November 13, 2008
From my room, a view of the "IQ War"
Damn I wish I had more time. I'm in the middle of Missouri (can't remember the town, but it's halfway between St. Louis and Springfield), with huge stretches of road in front of me, and I'm running late.
About all I have time to do is show the "view from my room" (does that sound creepily familiar or what?)
That post and many others are reminding me that there's an IQ War going on, and Republicans are losing it. (The worst thing about it is that many of them don't realize that they're playing it.)
It would take time -- a lot of time -- to fully explain this, but I think the Dems win by convincing voters that they (and those voting for them) are smarter than the other side, by doing their best to make conservative populism -- and thereby conservatives -- look moronic. P.J. O'Rourke is a damned genius, and as a thinking person he obviously cannot understand why any thinking person would be on the left:
The South Side of Chicago is what everyplace in America will be once the Democratic administration and filibuster-resistant Democratic Congress have tackled global warming, sustainability, green alternatives to coal and oil, subprime mortgage foreclosures, consumer protection, business oversight, financial regulation, health care reform, taxes on the "rich," and urban sprawl. The Democrats will have plenty of time to do all this because conservatism, if it is ever reborn, will not come again in the lifetime of anyone old enough to be rounded up by ACORN and shipped to the polling booths.My own take on this is that the leaders of the left understand that the people they lead are not thinking. That's part of the plan, and it's the whole idea. Instead of actually thinking, these minions are told over and over again that they are smarter -- geniuses even -- and this appeal to the ego has irresistible consequences. Intelligent conservatives and libertarians remain silent, not only because they are very intimidated, but because they don't want to look condescending or childish by playing the IQ War game back at them. This leaves the conservative game in the hands of those who are either less intelligent, crassly populist, or deliberately obnoxious (Ann Coulter, etc.)
(And now I'm getting on a tear and sounding like a bigot while I'm supposed to be driving.)
The bottom line is that intelligent, thoughtful conservatives and libertarians are in the closet. The subject came up during this fascinating discussion between Bill Whittle and Dr. Helen, which the "Himbo" husband linked yesterday.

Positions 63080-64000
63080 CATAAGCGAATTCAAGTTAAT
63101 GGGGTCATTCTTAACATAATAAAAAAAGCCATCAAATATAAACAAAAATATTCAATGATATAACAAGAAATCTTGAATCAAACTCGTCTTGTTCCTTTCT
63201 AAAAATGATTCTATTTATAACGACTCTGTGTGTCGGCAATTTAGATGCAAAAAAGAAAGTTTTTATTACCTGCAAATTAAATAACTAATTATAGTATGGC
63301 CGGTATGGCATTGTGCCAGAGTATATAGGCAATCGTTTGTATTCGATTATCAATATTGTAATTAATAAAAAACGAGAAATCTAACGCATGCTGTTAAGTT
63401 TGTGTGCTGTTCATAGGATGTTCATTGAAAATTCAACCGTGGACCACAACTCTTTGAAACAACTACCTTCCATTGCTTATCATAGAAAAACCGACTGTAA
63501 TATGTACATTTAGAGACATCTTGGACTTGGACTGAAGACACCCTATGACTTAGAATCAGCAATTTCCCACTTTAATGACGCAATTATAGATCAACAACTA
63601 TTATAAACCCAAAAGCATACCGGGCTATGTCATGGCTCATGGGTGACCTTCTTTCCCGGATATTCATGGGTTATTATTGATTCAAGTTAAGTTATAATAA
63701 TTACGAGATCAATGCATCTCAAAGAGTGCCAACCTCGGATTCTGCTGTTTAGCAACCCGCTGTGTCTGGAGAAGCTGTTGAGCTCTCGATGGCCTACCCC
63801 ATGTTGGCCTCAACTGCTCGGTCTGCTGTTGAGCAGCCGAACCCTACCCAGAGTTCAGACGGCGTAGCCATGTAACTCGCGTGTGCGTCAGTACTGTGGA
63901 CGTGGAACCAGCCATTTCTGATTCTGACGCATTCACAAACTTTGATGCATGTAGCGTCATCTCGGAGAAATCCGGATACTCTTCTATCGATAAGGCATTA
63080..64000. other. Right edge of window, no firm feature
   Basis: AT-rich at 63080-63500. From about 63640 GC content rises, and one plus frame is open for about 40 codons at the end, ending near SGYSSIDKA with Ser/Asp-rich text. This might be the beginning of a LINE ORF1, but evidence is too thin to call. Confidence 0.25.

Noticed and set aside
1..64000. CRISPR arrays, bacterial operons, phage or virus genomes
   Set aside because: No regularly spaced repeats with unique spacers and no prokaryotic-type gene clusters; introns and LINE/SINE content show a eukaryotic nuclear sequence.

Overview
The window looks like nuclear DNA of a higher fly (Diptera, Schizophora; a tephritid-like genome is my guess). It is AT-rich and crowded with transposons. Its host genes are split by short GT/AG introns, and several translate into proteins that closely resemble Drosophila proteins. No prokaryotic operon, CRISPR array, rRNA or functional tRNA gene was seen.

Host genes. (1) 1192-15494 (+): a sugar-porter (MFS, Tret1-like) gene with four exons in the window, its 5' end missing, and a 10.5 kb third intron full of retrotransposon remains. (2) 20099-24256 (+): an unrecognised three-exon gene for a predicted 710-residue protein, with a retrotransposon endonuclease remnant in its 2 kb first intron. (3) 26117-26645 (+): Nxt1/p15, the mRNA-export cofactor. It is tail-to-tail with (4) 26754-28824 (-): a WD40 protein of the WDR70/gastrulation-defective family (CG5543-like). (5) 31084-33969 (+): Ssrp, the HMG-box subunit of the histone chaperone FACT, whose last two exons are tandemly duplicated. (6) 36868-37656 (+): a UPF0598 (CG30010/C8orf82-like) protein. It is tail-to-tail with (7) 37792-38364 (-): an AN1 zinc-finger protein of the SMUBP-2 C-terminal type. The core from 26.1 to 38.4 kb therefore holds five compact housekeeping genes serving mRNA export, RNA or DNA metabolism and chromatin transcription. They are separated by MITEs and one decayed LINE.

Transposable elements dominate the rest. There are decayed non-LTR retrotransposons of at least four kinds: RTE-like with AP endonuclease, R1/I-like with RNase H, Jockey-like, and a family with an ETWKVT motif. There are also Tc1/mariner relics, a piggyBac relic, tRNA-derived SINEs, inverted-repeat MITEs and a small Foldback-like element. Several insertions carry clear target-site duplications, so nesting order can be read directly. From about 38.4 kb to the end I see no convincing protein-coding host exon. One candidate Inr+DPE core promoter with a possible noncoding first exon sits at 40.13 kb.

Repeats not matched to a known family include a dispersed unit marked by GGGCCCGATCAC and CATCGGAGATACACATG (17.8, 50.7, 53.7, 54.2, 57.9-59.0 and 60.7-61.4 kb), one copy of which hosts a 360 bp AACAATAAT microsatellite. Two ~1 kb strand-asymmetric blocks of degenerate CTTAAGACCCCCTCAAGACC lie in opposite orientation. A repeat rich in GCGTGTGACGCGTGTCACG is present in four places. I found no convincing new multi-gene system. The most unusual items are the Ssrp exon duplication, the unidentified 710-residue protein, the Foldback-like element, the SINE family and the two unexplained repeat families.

Anyway, to return to O'Rourke, this has set up liberals to seize the reins, because conservatives are painted as dumbly appealing to faith (or magic), while liberals promise "smarter" people behind the controls. Never mind that the controls control nothing (but they do provide power for the "controllers"):
What will destroy our country and us is not the financial crisis but the fact that liberals think the free market is some kind of sect or cult, which conservatives have asked Americans to take on faith. That's not what the free market is. The free market is just a measurement, a device to tell us what people are willing to pay for any given thing at any given moment. The free market is a bathroom scale. You may hate what you see when you step on the scale. "Jeeze, 230 pounds!" But you can't pass a law making yourself weigh 185. Liberals think you can. And voters--all the voters, right up to the tippy-top corner office of Goldman Sachs--think so too.Yes, socialism does not work, and they do not want it to work, because the less it works, the more government is needed.
Billy and Wyatt go on to a New Orleans whorehouse that Hanson hadNo one wants to look like a moron. Especially a hedonistic moron.
I sent an email to M. Simon in which I looked back on years of personal hedonism (which nearly killed me) and said,
...if there is one lesson I have learned from freedom, it's that there are risks and downsides, and you have to take the good and the bad.Tragedy is a hard sell to voters who want easy solutions.
Populism is a risky business.
UPDATE: My thanks to Glenn Reynolds for linking this post, and a warm welcome to all.
(I drove all day (I'm now in Tucumcari, New Mexico, on the old Route 66), and I'm delighted to see so many thoughtful comments. They're always appreciated -- agree or disagree.
posted by Eric on 11.13.08 at 08:39 AM
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